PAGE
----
The following is an aerodynamic shape optimization case for the Rotor37 axial compressor rotor.
Case: Axial compressor aerodynamic optimization at transonic conditions Geometry: Rotor37 Objective function: Torque Design variables: 50 FFD points moving in the y and z directions Constraints: Constant mass flow rate and total pressure ratio Rotation speed: 1800 rad/s Mesh cells: 40 K Adjoint solver: DATurboFoam
Fig. 1. Mesh and FFD points for the Rotor37 case
To run this case, first download tutorials and untar it. Then go to tutorials-main/Rotor37_Compressor and run the “preProcessing.sh” script to generate the mesh:
Then, use the following command to run the optimization with 4 CPU cores:
mpirun -np 4 python runScript.py 2>&1 | tee logOpt.txt
Use the following command to load the OpenFOAM environment:
Next, run the following command:
This will generate new folders and allow the deletion of all of the processor folders. This makes the entire directory a bit smaller and allow for easier processing.
Open the paraview.foam file in the ParaView application. Check the boxes next to blade and hub and uncheck the box next to mesh. After hitting apply, the blade will appear on the viewer. This will show the pressure gradient by default. There is a play button at the top of the window that will show all iterations through each timestep of the optimization. The original blade should look like figure 2 and figure 3 as the top and bottom, respectively.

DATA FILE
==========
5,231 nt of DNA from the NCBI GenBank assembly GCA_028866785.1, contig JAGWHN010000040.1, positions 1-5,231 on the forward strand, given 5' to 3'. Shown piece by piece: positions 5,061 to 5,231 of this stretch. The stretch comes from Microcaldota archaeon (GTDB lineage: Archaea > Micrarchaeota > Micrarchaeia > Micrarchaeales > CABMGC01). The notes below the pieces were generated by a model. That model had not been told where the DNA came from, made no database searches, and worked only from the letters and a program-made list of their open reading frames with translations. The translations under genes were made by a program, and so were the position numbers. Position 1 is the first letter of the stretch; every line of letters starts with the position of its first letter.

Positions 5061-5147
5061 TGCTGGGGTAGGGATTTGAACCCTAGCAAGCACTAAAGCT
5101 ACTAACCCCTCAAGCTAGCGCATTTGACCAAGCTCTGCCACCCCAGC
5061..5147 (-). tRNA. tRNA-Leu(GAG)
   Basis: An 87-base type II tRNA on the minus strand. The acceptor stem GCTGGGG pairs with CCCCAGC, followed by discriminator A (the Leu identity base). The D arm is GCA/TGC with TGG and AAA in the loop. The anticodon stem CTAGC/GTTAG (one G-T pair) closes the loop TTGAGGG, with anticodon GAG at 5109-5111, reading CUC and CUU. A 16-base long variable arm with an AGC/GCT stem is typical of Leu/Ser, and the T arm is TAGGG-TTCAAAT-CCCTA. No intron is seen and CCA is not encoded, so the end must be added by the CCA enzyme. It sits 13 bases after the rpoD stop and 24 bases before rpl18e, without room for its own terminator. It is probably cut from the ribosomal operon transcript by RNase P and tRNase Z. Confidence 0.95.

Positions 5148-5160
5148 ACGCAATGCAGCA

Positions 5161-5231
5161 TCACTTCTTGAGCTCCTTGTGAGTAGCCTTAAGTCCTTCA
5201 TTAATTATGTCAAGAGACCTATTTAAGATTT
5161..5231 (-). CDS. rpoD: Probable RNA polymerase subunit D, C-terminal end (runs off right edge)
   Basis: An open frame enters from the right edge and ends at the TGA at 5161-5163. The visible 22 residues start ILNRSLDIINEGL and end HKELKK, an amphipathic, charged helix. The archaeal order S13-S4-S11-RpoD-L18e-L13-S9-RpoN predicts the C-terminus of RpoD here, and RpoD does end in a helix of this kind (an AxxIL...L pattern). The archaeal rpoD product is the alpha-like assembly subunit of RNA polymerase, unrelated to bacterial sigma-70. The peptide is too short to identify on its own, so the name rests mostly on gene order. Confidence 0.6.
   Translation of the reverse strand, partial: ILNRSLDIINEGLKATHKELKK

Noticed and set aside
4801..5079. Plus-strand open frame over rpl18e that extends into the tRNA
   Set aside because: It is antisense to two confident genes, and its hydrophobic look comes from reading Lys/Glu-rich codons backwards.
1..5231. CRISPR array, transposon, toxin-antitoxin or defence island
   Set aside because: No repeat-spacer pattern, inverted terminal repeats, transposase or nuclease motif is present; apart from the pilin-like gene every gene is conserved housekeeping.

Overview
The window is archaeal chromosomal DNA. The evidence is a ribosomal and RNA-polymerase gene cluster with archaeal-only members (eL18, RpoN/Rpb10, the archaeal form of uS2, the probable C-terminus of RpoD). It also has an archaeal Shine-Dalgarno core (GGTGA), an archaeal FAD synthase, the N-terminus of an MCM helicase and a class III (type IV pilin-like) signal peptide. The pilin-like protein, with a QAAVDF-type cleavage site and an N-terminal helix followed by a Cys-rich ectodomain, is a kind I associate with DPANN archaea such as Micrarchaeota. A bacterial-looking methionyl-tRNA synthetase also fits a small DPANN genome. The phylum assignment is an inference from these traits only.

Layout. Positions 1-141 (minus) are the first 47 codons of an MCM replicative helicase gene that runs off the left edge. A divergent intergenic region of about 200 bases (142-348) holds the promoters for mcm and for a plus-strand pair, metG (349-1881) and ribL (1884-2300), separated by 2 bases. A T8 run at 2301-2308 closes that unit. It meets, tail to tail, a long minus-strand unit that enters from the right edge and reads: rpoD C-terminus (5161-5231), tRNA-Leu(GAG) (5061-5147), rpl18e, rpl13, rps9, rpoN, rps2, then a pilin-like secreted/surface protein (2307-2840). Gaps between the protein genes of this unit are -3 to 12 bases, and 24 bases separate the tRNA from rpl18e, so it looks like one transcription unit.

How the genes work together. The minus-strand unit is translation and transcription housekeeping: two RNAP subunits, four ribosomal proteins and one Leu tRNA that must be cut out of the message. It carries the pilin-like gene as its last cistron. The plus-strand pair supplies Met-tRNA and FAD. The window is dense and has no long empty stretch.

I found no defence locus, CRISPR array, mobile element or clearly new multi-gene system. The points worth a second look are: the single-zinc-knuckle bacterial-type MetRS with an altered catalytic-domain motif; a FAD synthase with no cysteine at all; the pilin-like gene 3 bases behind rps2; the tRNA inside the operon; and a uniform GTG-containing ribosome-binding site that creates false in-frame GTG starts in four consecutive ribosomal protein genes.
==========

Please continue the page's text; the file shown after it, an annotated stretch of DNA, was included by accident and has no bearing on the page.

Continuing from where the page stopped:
Fig. 2. Pressure gradient on the top of the original blade
Fig. 3. Pressure gradient on the bottom of the orignal blade
After optimizaiton, the pressure gradients should look as follows:
Fig. 4. Pressure gradient on the top of the optimized blade
Fig. 5. Pressure gradient on the bottom of the optimized blade
After this, the blade can be sliced using a cylindrical slice. The slices allow the profile of the blade to be viewed. Figures 6 and 7 show a comparison of the original blade vs the optimized blade at the root and at the tip.
Fig. 6. The original airfoil and the optimized airfoil at the root
Fig. 7. The original airofil and the optimized airfoil at the tip
On each slice, use the “Plot on sorted lines” filter to achieve a graph of the pressure distribution accross the airfoil. Figures 8 and 9 show overlayed plots of the orignal shape and the optimized shape at the root and at the tip.
Fig. 8. Overlayed plot of pressure distribution at the root
Fig. 9. Overlayed plot of pressure distribution at the tip
To see the Mach gradiant, check the box next to mesh and uncheck the blade and hub. The slice will update to show the mesh. This will need to be coppied 4 or 5 more times, with each slice being translated up by 10°. A calculator needs to be put onto each slice to calculate the Mach number. The Mach number can then be selected to view instead of the pressure. Figures 10 and 11 show the Mach gradients for both the original and optimized cases at the root and at the tip.
Fig. 10. Mach gradient at root, left is original and right is optimized
Fig. 11. Mach gradient at tip, left is orignal and right is optimized